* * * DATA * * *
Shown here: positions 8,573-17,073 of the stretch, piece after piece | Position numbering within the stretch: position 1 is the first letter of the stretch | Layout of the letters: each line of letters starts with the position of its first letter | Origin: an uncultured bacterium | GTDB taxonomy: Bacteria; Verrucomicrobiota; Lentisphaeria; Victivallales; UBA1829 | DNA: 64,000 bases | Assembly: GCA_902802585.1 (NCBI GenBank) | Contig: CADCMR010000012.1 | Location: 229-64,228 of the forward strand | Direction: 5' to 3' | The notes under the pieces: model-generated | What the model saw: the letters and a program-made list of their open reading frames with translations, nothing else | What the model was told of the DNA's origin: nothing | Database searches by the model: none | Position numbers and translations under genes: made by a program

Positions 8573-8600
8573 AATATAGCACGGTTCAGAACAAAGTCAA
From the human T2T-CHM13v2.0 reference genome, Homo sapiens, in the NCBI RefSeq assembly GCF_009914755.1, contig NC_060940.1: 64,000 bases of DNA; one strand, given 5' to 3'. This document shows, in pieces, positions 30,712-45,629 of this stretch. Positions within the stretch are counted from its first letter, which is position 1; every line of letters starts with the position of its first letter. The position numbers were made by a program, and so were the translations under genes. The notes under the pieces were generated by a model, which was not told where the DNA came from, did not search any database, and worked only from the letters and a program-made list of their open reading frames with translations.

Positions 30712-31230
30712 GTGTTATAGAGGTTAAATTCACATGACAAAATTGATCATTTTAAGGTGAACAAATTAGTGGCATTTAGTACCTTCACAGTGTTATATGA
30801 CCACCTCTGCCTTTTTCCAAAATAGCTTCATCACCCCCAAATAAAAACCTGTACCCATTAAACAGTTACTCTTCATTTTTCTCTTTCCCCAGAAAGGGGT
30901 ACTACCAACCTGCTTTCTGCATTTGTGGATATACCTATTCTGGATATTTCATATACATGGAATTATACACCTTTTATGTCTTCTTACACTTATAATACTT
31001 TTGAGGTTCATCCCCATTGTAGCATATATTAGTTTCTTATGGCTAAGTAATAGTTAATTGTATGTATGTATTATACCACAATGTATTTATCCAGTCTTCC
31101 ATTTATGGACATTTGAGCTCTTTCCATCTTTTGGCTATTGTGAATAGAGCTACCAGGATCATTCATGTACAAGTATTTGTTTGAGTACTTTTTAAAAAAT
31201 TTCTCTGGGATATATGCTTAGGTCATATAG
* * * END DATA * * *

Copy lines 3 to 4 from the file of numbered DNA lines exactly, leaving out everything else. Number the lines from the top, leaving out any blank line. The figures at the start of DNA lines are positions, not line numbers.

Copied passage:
8573 AATATAGCACGGTTCAGAACAAAGTCAA
From the human T2T-CHM13v2.0 reference genome, Homo sapiens, in the NCBI RefSeq assembly GCF_009914755.1, contig NC_060940.1: 64,000 bases of DNA; one strand, given 5' to 3'. This document shows, in pieces, positions 30,712-45,629 of this stretch. Positions within the stretch are counted from its first letter, which is position 1; every line of letters starts with the position of its first letter. The position numbers were made by a program, and so were the translations under genes. The notes under the pieces were generated by a model, which was not told where the DNA came from, did not search any database, and worked only from the letters and a program-made list of their open reading frames with translations.